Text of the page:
Joe Biden
US President Joe Biden smiles during a press conference. AFP

President Joe Biden has narrowed Donald Trump's initial polling lead, according to a recent survey conducted by The New York Times and Siena College.

The survey suggests that the Democratic base is beginning to unify behind him despite ongoing concerns about the nation's trajectory, the economy, and his age. Currently, Biden and Trump find themselves in a virtual deadlock, with the former president maintaining a slight edge of 46 percent to 45 percent.

This marks an improvement for Biden compared to late February's polling numbers, when Trump held a more robust lead of 48 percent to 43 percent just before he secured the presumptive Republican nomination.

In February, only 85 percent of Biden's 2020 voters expressed their intention to vote for his reelection. However, according to Saturday's poll, that number has surged to 90 percent.

In contrast, Trump, who has historically benefited from strong support among his base, saw a decline of three percent among his 2020 supporters. His support dropped from 97 percent in February to 94 percent in the most recent poll.

The poll highlights a tightening race as the candidates navigate through an increasingly polarized electorate in the run-up to the November election.

The previous two presidential elections were determined by just tens of thousands of votes in select battleground states, and the upcoming one may be equally close. In a nation as evenly split as the U.S., even minor shifts in support could have decisive consequences.

Both Biden and Trump continue to face significant unpopularity among voters, as indicated by Saturday's poll. Most voters consider Biden too old, while a majority believe Trump has committed serious federal crimes.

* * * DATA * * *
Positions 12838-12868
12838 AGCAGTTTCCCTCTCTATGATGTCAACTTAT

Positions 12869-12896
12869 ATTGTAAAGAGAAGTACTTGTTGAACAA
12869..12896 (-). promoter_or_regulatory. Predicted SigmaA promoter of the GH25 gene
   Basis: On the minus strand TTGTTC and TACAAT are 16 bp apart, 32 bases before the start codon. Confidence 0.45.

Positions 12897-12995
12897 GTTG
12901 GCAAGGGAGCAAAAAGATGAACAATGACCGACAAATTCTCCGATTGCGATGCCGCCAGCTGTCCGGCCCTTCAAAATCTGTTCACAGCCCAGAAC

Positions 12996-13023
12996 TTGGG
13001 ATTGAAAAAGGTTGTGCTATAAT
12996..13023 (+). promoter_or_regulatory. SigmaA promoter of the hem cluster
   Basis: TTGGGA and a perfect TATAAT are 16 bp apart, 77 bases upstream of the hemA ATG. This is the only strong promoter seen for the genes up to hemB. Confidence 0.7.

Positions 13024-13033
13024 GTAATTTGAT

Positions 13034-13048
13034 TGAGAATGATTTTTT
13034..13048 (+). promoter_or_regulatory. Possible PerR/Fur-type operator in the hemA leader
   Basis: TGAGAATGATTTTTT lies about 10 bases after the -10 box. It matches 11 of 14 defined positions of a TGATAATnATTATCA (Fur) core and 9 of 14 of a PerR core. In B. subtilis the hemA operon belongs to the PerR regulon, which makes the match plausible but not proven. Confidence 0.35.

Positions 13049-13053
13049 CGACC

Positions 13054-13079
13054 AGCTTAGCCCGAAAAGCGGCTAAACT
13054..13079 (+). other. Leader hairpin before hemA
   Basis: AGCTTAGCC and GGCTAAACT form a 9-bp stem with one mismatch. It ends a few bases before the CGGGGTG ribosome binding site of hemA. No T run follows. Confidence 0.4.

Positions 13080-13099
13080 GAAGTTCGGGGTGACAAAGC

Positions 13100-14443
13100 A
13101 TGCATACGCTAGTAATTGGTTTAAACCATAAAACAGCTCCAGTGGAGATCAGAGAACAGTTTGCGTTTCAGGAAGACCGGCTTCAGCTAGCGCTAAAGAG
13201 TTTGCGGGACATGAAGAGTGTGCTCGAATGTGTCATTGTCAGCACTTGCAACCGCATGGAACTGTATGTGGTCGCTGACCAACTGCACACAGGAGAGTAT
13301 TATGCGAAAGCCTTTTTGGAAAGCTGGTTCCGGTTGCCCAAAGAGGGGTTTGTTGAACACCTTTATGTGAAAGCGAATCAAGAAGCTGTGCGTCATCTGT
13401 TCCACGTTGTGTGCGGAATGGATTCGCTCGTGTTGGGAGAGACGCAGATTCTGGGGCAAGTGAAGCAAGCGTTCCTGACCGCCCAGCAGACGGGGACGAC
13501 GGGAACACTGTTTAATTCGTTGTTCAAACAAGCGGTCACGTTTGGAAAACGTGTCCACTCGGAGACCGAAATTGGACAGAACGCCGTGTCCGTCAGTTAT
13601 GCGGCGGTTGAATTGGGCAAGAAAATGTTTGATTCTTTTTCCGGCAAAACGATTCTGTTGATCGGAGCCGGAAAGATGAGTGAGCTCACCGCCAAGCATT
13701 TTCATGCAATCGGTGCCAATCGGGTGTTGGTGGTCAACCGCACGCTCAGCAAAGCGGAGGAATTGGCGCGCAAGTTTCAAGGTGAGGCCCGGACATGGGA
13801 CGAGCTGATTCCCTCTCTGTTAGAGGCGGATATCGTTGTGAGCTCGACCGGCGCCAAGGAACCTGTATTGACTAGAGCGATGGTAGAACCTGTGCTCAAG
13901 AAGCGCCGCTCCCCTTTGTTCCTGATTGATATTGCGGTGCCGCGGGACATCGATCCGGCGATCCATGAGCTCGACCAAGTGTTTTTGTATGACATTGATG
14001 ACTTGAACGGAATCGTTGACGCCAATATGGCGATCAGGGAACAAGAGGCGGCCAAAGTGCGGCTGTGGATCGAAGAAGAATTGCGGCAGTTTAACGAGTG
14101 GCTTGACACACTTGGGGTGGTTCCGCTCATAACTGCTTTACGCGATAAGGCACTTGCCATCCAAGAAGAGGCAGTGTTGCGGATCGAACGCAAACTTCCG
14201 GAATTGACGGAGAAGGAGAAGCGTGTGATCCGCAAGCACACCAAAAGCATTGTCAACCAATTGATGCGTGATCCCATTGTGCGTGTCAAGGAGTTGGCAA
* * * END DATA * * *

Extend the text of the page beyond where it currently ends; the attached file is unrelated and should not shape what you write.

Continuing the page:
Biden's net favorability rating saw a slight increase of one point from February's poll, reaching 42 percent, while Trump remained steady at 44 percent.

A significant 64 percent of voters still perceive the nation as heading in the wrong direction.

Nearly 80 percent of voters assess the nation's economic conditions as fair or poor, a sentiment shared by a majority of Democrats.

The survey, conducted between April 7 and 11 with 1,059 registered voters, has a margin of error of plus or minus 3.9 for likely voters.

It comes just ahead of a significant event in Trump's trajectory - his unprecedented criminal trial in New York City, marking the first time a former American president faces such charges.

The allegations are tied to falsifying records concerning a hush-money payment to a porn star. While this case is one of four felony charges against Trump, it is the only trial scheduled to start before the upcoming election.